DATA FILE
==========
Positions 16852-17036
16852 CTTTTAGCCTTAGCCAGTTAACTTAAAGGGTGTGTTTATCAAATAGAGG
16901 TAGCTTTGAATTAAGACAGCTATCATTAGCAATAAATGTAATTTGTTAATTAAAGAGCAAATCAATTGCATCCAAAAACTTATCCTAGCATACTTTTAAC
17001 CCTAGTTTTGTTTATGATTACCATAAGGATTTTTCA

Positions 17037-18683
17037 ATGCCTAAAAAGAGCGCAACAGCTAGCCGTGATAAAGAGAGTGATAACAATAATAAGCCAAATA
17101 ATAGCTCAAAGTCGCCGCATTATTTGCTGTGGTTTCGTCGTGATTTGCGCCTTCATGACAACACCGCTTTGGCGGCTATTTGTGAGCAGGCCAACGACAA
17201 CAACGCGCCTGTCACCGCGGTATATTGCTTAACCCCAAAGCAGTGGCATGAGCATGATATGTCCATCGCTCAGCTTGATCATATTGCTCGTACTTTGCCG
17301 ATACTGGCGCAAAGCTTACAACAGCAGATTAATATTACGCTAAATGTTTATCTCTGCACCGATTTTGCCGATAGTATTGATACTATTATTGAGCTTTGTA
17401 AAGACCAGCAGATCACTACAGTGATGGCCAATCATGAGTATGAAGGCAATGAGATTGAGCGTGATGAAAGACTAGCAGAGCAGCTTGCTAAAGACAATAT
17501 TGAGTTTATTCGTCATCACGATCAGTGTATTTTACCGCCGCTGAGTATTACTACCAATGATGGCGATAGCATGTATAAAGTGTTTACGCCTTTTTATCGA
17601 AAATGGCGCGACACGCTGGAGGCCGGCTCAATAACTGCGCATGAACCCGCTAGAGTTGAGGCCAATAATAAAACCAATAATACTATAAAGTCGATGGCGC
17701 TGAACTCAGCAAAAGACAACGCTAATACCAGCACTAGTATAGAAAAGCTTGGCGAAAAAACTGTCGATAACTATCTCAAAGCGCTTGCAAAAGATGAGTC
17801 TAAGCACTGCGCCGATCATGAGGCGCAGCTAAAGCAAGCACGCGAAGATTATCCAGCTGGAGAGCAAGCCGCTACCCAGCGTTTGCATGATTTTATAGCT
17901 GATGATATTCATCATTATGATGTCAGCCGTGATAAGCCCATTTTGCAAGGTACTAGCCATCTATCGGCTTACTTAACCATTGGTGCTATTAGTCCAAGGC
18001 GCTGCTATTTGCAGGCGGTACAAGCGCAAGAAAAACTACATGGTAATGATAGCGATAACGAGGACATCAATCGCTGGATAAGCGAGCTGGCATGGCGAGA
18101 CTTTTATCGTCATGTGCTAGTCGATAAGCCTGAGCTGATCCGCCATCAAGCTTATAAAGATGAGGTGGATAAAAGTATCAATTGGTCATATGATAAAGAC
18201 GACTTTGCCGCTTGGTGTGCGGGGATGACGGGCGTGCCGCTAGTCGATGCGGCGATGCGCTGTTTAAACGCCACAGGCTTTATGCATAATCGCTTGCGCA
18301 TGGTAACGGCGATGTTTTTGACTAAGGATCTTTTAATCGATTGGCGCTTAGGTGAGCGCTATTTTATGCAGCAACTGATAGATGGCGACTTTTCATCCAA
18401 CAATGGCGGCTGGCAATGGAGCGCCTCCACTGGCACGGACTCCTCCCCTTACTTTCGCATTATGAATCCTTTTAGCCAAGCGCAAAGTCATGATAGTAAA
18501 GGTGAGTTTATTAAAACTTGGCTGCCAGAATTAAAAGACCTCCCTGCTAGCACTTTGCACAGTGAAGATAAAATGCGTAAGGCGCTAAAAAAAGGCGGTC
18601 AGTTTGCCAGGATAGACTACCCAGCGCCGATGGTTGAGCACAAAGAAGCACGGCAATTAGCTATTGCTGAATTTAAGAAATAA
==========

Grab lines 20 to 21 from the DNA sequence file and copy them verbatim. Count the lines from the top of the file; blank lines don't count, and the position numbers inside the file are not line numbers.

18401 CAATGGCGGCTGGCAATGGAGCGCCTCCACTGGCACGGACTCCTCCCCTTACTTTCGCATTATGAATCCTTTTAGCCAAGCGCAAAGTCATGATAGTAAA
18501 GGTGAGTTTATTAAAACTTGGCTGCCAGAATTAAAAGACCTCCCTGCTAGCACTTTGCACAGTGAAGATAAAATGCGTAAGGCGCTAAAAAAAGGCGGTC